publication status
published
subject
keywords
ischemic heart disease, neural networks, computer-assisted diagnosis, artificial intelligence
in
Journal of Nuclear Cardiology
volume
9
issue
2
pages
169 - 173
publisher
Springer
external identifiers
  • wos:000175607000004
  • scopus:0036521098
ISSN
1532-6551
DOI
10.1067/mnc.2002.120161
language
English
LU publication?
yes
id
37fc07bc-bc63-4bbd-a301-898cbe9bf5a6 (old id 337550)
date added to LUP
2007-08-24 14:21:31
date last changed
2017-01-01 06:56:02
@article{37fc07bc-bc63-4bbd-a301-898cbe9bf5a6,
  abstract     = {Background. Artificial neural networks have successfully been applied for automated interpretation of myocardial perfusion images. So far the networks have used data from the myocardial perfusion images only. The purpose of this study was to investigate whether the automated interpretation of myocardial perfusion images with the use of artificial neural networks was improved if clinical data were assessed in addition to the perfusion images. Methods and Results. A population of 229 patients who had undergone both rest-stress myocardial perfusion scintigraphy in conjunction with an exercise test and coronary angiography, with no more than 3 months elapsing between the 2 examinations, were studied. The networks were trained to detect coronary artery disease or myocardial ischemia with the use of 2 different gold standards. The first was based on coronary angiography, and the second was based on all data available (including perfusion scintigrams, coronary angiography, exercise test, resting electrocardiography, patient history, etc). The performance of the neural networks was quantified as areas under the receiver operating characteristic curves. The results showed that the neural networks trained with perfusion images performed better than those trained with exercise data (0.78 vs 0.55, P &lt; .0001), with coronary angiography used as the gold standard. Furthermore, the networks did not improve when data from the exercise test were used as input in addition to the perfusion images (0.78 vs 0.77, P = .6). Conclusions. The results show that the clinically important information in combined exercise test and myocardial scintigraphy could be found in the perfusion images. Exercise test information did not improve upon the accuracy of automated neural network interpretation of myocardial perfusion images in a receiver operator characteristic analysis of test accuracy.},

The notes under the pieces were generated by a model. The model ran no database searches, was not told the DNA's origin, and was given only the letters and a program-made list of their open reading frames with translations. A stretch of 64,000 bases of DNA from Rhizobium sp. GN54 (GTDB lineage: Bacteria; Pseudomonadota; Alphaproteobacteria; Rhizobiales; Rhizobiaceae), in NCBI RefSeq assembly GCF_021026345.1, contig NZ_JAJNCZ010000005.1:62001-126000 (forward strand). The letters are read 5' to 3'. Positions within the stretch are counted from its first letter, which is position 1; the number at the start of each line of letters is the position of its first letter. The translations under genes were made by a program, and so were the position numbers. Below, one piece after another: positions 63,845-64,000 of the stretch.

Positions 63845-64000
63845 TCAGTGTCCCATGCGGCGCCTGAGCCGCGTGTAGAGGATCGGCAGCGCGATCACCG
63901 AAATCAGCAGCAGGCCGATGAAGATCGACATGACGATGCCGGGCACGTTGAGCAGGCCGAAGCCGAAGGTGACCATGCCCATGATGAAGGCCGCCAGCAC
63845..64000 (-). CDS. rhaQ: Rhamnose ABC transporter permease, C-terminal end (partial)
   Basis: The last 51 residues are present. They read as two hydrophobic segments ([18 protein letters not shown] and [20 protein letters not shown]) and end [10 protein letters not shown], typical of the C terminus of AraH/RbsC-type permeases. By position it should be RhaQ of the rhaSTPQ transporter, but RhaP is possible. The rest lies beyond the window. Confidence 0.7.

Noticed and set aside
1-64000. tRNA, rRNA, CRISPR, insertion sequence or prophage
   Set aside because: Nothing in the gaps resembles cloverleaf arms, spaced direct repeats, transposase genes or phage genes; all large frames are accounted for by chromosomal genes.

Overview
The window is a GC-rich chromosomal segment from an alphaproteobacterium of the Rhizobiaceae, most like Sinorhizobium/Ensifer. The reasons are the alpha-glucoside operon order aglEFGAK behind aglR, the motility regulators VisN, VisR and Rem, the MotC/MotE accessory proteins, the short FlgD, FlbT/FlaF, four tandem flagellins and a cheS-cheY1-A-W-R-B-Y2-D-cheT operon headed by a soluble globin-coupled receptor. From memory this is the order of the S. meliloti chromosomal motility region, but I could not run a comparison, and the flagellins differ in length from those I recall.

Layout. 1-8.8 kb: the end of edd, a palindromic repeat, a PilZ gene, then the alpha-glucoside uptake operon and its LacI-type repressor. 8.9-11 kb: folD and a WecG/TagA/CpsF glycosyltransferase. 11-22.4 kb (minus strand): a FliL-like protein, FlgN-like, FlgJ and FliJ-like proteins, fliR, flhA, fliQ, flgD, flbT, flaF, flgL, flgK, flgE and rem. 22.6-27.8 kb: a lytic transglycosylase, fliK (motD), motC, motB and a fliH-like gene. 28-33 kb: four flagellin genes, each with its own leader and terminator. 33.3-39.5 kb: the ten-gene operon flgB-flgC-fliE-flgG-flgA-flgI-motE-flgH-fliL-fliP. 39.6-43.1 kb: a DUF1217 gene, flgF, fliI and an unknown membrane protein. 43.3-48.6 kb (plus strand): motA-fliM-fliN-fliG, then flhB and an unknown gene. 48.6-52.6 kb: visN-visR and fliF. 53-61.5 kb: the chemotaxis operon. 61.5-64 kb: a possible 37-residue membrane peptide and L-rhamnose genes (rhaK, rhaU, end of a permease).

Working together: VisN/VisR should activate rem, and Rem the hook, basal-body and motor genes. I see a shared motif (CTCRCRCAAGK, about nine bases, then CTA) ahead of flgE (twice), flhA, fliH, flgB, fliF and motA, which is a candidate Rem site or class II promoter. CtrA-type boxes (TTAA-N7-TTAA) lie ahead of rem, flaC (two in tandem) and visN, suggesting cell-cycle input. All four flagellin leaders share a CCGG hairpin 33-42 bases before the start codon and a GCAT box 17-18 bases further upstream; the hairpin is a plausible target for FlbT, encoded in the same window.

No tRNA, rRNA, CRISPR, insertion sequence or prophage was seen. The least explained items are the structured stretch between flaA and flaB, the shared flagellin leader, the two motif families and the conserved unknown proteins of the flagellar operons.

author       = {Haraldsson, Henrik and Ohlsson, Mattias and Edenbrandt, Lars},
  issn         = {1532-6551},
  keyword      = {ischemic heart disease,neural networks,computer-assisted diagnosis,artificial intelligence},
  language     = {eng},
  number       = {2},
  pages        = {169--173},
  publisher    = {Springer},
  series       = {Journal of Nuclear Cardiology},
  title        = {Value of exercise data for the interpretation of myocardial perfusion SPECT},
  url          = {http://dx.doi.org/10.1067/mnc.2002.120161},
  volume       = {9},
  year         = {2002},
}